The proposed one percent withholding tax on non-bank mobile money transactions threatens the financial inclusion agenda as the cost of the service will likely rise.
Law lecturer at University of Malawi’s Chancellor College Sunduzwayo Madise, who has written a number of papers on mobile money, argued that instead of using mobile money services to empower the rural masses and the unbanked or under-banked, the tax will now disempower them.
He said since the proposed tax will be based on the transaction amount regardless of the status of the user of the service, the cost of transacting on the mobile money platform will rise.
Said Madise: “So, with one hand, the mobile money service was touted as a solution to empower the rural people, but with another, the system has now decided to plot against the very people it should empower and will take from them the little that they have and fill up the tax purse.
“It, therefore, begs the question whether the mobile network operators [MNOs], micro-finance networks, the Consumers Association of Malawi (Cama) and the Reserve Bank of Malawi (RBM) were consulted. Or has the agenda to use mobile money as tool to get more Malawians on the financial bandwagon been abandoned?”.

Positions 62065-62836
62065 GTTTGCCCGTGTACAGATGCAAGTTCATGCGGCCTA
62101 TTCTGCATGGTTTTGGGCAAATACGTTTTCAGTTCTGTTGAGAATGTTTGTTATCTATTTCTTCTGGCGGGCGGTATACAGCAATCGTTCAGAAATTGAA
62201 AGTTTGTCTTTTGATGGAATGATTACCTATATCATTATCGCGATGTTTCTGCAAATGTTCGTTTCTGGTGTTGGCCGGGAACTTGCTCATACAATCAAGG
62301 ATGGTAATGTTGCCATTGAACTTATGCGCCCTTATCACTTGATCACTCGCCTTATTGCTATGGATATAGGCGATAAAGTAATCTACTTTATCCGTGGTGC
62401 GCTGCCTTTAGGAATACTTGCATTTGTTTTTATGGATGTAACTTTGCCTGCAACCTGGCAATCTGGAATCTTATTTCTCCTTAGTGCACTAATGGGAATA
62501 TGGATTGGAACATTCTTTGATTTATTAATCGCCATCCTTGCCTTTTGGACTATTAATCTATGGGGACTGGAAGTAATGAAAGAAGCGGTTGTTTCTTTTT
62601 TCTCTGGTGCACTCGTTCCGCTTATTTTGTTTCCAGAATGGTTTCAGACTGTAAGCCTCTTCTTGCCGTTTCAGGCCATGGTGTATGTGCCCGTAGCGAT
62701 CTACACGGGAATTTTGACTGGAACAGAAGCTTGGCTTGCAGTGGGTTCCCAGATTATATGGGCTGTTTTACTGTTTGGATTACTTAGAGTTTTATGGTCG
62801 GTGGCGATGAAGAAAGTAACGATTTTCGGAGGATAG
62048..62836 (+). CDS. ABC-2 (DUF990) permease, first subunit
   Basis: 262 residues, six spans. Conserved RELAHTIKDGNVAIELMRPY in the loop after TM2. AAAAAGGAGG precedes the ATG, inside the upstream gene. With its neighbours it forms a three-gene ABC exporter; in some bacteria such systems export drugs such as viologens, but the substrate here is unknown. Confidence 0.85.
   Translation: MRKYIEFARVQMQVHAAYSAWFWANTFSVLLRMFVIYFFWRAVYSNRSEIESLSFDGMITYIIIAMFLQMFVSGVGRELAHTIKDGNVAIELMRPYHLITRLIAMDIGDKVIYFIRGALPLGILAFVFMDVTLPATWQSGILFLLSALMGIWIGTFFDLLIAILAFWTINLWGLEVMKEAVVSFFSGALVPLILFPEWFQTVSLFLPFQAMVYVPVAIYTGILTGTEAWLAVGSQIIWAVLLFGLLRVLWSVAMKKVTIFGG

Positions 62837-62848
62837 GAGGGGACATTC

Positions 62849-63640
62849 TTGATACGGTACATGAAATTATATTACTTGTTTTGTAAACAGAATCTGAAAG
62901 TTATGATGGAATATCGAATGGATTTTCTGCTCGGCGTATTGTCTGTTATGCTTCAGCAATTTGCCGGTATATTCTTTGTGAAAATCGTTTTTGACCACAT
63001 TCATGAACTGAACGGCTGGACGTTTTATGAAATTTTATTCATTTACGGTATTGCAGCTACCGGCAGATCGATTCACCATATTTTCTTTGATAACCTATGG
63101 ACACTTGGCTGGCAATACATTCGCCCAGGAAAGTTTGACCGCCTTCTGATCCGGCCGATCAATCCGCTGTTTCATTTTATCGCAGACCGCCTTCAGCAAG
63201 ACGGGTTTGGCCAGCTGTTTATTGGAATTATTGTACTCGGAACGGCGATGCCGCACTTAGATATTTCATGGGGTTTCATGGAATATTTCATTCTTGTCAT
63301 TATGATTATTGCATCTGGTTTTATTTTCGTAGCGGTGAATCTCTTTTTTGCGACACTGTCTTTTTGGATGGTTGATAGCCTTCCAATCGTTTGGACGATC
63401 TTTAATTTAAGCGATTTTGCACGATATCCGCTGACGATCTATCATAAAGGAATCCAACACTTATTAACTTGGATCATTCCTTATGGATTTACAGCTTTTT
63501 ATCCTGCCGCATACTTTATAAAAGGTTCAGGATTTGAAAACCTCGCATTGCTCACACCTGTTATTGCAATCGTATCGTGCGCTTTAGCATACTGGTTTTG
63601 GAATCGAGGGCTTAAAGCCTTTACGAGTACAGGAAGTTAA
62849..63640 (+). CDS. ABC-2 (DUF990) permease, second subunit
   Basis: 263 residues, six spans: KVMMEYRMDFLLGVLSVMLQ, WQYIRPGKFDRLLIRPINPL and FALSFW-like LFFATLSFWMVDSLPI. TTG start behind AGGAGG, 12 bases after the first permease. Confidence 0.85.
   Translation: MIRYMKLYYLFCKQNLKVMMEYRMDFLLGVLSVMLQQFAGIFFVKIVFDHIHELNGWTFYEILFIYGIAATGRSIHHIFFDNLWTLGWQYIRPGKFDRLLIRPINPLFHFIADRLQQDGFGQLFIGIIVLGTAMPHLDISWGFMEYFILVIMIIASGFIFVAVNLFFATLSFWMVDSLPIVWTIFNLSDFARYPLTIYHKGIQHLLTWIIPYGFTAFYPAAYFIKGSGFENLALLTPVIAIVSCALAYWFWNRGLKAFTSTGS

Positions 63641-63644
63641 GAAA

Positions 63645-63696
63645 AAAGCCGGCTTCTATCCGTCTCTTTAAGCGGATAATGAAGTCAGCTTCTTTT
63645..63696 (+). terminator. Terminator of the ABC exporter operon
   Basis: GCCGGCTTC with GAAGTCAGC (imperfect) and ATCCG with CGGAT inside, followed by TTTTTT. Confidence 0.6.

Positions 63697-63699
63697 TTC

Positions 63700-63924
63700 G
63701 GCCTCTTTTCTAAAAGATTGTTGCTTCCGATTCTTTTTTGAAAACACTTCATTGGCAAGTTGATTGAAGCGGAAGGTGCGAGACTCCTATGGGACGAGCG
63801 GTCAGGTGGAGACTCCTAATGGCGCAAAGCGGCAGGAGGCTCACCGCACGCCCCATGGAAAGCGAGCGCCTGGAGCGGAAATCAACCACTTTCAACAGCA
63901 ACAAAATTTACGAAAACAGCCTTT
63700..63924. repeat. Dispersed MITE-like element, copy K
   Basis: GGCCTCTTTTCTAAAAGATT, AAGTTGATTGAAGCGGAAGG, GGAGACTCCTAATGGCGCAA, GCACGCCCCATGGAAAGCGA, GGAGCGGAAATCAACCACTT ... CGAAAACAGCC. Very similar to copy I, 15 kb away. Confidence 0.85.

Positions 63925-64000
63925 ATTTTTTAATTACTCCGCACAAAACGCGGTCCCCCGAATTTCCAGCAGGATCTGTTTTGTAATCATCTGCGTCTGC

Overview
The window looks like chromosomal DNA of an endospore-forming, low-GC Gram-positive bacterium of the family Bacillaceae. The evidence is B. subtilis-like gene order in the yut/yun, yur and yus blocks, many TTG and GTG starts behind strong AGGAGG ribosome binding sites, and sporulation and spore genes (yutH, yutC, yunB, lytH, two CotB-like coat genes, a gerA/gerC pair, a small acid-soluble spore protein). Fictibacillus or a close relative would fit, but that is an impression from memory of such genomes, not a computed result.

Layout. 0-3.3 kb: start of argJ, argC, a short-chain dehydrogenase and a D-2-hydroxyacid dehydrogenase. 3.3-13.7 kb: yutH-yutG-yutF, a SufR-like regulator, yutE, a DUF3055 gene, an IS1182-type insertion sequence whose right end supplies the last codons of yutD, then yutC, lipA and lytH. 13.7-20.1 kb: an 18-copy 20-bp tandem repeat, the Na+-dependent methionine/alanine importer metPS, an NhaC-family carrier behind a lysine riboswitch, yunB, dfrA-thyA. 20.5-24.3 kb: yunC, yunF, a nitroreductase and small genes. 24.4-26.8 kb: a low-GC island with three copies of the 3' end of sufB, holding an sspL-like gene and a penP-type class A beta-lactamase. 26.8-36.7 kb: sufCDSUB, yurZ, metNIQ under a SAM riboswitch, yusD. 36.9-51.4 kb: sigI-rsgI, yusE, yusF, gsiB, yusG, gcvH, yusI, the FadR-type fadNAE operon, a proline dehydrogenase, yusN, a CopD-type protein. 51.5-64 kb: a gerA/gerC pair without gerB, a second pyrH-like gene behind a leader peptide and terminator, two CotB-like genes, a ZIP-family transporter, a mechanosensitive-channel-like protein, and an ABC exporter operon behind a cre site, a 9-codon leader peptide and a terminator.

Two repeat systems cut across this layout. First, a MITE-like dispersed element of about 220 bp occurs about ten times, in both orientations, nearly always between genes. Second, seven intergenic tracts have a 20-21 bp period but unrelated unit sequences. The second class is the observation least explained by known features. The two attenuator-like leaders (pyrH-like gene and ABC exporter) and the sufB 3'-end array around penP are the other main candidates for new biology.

RBM figures show that as at June 2019, the total registered subscriber base for non-bank mobile money services stood at seven million with only 37.4 percent of the total mobile money subscribers using the service during the 90-day period under review.
The mobile money agent network, on the other hand, stands at 45 929, with 81.1 percent located in urban and semi-urban areas and 18.9 percent in rural areas.
Justifying the introduction of the tax, Minister of Finance, Economic Planning and Development Joseph Mwanamvekha told Parliament last week that the tax will ensurethat more people are motivated to contribute towards national building through payment of taxes and ensure that government has scope to improve service delivery.
Malawi Confederation of Chambers of Commerce and Industry chief executive officer Chancellor Kaferapanjira has asked Treasury to reconsider the tax measure, arguing it is draconian and counters the efforts of RBM to promote non-cash transactions such as mobile money transfers.
Consumers Association of Malawi (Cama) executive director John Kapito said the introduction of the tax is a ‘war against the poor’.
“This is an insult that has come in this budget, which as consumers, we feel it is targeted at punishing the most vulnerable groups who are mostly in rural areas, doing small businesses,” he said.
Mobile money service is offered by private entities, MNOs and these are primarily in the telecommunication business and offer mobile money as an added service.